Thanksgiving is already half-over here in the ROK, but you wouldn't know it. I'm at work, just like any other Thursday, and there was something in my soup that looked like tiny brains. My five-year-olds are discussing the current political affairs ("Teacher, did you know four people died? And thirteen more got hurt? It is North Korea's fault!") while they practice Christmas songs and color pictures of what they hope Santa brings them. I'm sitting at my desk, refreshing the google newsfeed every five minutes. My hands are shaking as I type this, but I don't know if I'm cold, scared, or sad. Maybe all three.
Yesterday was one of the worst days of work I've had in the three months I've been here, and I stayed up until one in the morning crying to Carie about how things are just not the way I hoped they'd be right now. It's impossible to not imagine what I'd be doing at home right now; fighting with my family over which Thanksgiving dinner to attend and reading the Black Friday ads to map out our 5 AM shopping plans. It's my first Thanksgiving abroad, and it's harder than I thought it would be. It doesn't help that one of my kids just suggested playing "bomb shelter."
I could write a post about all the things that feel like they're falling apart. I'm sure quite a few of you are curious about my exchange with the principal yesterday, and I probably have more information than the American media is providing you regarding the bullies up north and their not-so-secret uranium plants. But today is a day for being thankful, not miserable, and I firmly believe in the theory of "fake-it-til-you-make-it" during circumstances such as these. And thus, here is a list of things I am thankful for today.
I'm thankful that I have a job to hate. This time last year, I was unemployed and couldn't afford to buy groceries, and now I have a job where I get to listen to "Butterflies in the USA" while watching some really adorable kids try to sing and sign along. Sure, my boss pissed me off yesterday, but doesn't that happen with any job?
I'm thankful that I'm American. I'm not the sentimental, patriotic type, but in light of current affairs, I'm so proud that my passport has an eagle on it. Yes, you could say that the US just has its hands in everyone else's business, but it's because of America's willingness to assist countries who need it that I am safe right now. One of my Canadian friends posted something yesterday about how he was waiting for Obama to send more troops over, and I felt a little rush of pride. No matter how much you hate the US, most foreigners here are trusting America more than their own countries to stand beside South Korea, and that makes me so thankful.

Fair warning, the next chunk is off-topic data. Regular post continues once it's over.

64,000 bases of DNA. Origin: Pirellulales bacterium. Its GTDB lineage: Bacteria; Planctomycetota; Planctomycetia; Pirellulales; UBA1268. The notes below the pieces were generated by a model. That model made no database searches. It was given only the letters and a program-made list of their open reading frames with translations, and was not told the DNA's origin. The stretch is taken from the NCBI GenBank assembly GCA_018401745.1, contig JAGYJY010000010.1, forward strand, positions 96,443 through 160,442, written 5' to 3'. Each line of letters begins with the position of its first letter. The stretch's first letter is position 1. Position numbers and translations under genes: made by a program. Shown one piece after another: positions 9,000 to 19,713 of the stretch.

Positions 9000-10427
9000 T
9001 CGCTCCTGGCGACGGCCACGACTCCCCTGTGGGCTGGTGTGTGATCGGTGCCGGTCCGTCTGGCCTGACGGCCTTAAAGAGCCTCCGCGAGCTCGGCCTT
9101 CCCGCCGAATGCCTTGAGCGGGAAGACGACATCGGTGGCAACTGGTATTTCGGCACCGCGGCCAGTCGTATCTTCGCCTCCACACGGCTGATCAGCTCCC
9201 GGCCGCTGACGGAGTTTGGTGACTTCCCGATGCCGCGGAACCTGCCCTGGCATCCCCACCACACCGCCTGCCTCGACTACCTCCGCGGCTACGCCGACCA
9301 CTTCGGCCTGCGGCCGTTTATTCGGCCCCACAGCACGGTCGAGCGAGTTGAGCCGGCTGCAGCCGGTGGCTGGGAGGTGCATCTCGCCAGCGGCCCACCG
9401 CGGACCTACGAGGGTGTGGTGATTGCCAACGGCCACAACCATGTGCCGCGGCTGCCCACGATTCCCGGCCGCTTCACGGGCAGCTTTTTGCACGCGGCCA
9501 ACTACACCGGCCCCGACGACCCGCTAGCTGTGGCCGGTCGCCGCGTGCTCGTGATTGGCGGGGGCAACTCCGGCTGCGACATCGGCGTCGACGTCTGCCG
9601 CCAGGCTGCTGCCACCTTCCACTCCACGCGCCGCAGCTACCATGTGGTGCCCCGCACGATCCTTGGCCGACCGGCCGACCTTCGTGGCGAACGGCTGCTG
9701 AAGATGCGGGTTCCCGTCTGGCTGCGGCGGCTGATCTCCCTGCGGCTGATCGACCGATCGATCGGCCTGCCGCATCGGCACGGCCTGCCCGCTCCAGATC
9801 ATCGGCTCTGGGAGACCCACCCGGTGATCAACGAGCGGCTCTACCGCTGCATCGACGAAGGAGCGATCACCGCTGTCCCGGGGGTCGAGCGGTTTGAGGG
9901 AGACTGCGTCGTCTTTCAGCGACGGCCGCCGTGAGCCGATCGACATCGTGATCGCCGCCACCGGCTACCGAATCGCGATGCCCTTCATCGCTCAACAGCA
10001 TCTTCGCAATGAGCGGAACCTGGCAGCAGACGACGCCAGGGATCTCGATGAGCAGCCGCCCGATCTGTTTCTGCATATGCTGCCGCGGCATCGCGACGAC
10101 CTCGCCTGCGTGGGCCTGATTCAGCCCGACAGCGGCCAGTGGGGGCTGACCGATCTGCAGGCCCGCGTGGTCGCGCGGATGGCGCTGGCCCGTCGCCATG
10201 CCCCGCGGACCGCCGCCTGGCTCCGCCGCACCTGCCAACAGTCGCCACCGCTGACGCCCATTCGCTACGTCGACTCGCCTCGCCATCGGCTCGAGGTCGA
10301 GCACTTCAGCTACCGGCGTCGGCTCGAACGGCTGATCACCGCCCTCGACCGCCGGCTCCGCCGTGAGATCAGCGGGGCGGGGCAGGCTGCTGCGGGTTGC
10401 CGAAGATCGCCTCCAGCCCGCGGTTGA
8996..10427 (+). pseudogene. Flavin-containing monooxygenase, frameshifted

I'm thankful for adventure and the ability to chase it. It's mind-blowing that I'm in a geographic location where I can hop to Japan for a weekend just to see a movie, and I'm so incredibly blessed that I had the opportunity to follow this crazy dream of moving to Asia alone. Life is a bit surreal when you're literally in the middle of living out your dreams, and I'm just so grateful that all of this is possible.
I'm thankful for skype and the people who have made time to talk to me on it. It's remarkable that I have the technology to talk to my friends and family on the other side of the world whenever I need them, but in some ways, it's even more remarkable that I have so many people to talk to. I haven't been able to keep in touch with all the people I care about as much as I would like, but that's one of the best problems I've ever had to deal with.
I'm thankful for my family, and it's been far too long since I've seen them in person. I'm so grateful for the way my family has handled this ridiculous adventure of mine, particularly now that things are kind of dangerous. Even though my parents hated the idea of me moving to Asia (and my mom even threatened to put a box-cutter in my carry-on so that I wouldn't be allowed on the plane), they supported my right to make my own choices and dream a little too big. My parents, sisters, aunts, uncles, grandparents, and cousins have been so great these past few months, sending me packages every few weeks, talking to me on skype all the time, and reading this blog religiously. Thanksgiving's really hard without you, but I hope you're enjoying the seaweed paper I sent home especially for this occasion.
I'm thankful for the family I have here. I'm thankful for the other teachers who commisserate when the school makes me want to pull my hair out and for the people at Jubilee who have listened to me cry more times than I'm comfortable admitting. I can't believe I've only known you all three months, and it already devastates me to think about the fact that we'll all be going our separate ways far too soon. Without you all, I'd be heading home right now for sure.
I'm thankful for forgiveness and grace and God. His faithfulness and blessings are completely undeserved, and they are the reason everything else on this list exists. All good things come from God, and I have more good things than I ever thought I'd have.
Wow, that worked amazingly well; I'm much more peaceful and grateful than I was an hour ago when I started typing this. Happy Thanksgiving, fellow Americans. We have a lot to be thankful for.